I often wonder whether Mark Twain wrote that statement with a ton of sarcasm. How many of you can remember a time in your life when you found yourself on the wrong side of a distortion of the facts? Maybe a story was spun about something very personal, distorted by someone you knew or trusted. That breaking of your trust can be gut-wrenching, bad enough to bring you to your knees.
As I was writing The Family Secret, a particular memory arose for me, a memory of how deeply the distortion and manipulation of facts can destroy a family. When I thought of everything Iris O’Connell and her kids went through while I was writing the story, I remembered a time way back when I was a teenager, still in high school. A good friend of mine was going through a rough time at home, and she was forced to flee the abuse one night and stayed with another of our friends. Because of the situation and the way it had escalated, she knew she couldn’t live at home anymore. I had just earned my driver’s licence and gotten my very first car, so I drove her back the next morning to pick up her things.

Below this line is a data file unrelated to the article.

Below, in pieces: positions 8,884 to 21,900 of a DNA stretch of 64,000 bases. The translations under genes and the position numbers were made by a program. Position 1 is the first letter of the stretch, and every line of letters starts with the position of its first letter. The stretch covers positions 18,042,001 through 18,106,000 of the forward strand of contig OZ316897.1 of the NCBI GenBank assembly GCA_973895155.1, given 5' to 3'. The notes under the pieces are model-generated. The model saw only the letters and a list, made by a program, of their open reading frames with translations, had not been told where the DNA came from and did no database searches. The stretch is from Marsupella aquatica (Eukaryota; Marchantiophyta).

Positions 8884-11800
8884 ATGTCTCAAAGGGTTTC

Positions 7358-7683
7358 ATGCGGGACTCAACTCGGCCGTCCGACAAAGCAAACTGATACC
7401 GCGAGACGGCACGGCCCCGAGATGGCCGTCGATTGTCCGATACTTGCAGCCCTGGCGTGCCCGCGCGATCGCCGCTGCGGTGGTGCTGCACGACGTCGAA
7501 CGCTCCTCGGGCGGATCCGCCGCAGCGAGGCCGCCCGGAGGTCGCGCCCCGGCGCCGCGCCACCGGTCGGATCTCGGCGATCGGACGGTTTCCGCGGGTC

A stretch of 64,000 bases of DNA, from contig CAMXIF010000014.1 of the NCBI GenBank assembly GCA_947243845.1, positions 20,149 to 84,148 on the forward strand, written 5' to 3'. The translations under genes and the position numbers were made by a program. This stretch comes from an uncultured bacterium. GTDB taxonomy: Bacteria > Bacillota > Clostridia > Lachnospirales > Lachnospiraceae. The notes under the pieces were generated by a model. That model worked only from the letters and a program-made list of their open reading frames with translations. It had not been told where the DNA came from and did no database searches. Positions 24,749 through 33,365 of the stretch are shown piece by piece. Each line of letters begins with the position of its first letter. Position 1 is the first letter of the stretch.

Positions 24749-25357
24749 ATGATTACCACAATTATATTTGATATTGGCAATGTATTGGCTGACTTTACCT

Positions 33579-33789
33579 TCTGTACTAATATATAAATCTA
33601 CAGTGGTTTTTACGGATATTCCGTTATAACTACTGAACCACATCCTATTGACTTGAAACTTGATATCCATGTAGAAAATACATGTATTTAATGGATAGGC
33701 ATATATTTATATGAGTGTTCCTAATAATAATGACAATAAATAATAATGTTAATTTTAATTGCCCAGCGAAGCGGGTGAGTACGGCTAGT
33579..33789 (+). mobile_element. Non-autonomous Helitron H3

Her mother was there, expecting her, and she even offered my friend a suitcase while we hurried to pack. We were just walking out of the house with her suitcase when her father came home. I had never seen such rage before. It was in his expression, in the way he stalked over to her. Then he was on top of her, hitting her, beating her. This was before cell phones existed, so I had to run to a neighbor. I remember beating on the door, which was opened by a middle-aged woman. I begged her to call the police, saying my friend was being beaten by her father. She let me come into the house, and although she wouldn’t call, she allowed me to. When I called 911, I learned that they had already been called and the police were on their way. Who had called? Later, I learned that it was my friend’s mother, who had been standing over her father as he hit her, telling him to hit her again and again.
After I hung up, the neighbor could see how badly I was shaking, and she told me to sit down, but I begged her instead to come back with me and help. She said no. She absolutely refused, saying the man was her neighbor and she didn’t want to get involved. That was the first time in my life that I heard someone say they couldn’t get involved, but it wouldn’t be the last. The neighbor asked me to stay put and not go back out there, but did I listen? No. That was my friend in trouble, so I went back out myself, absolutely terrified.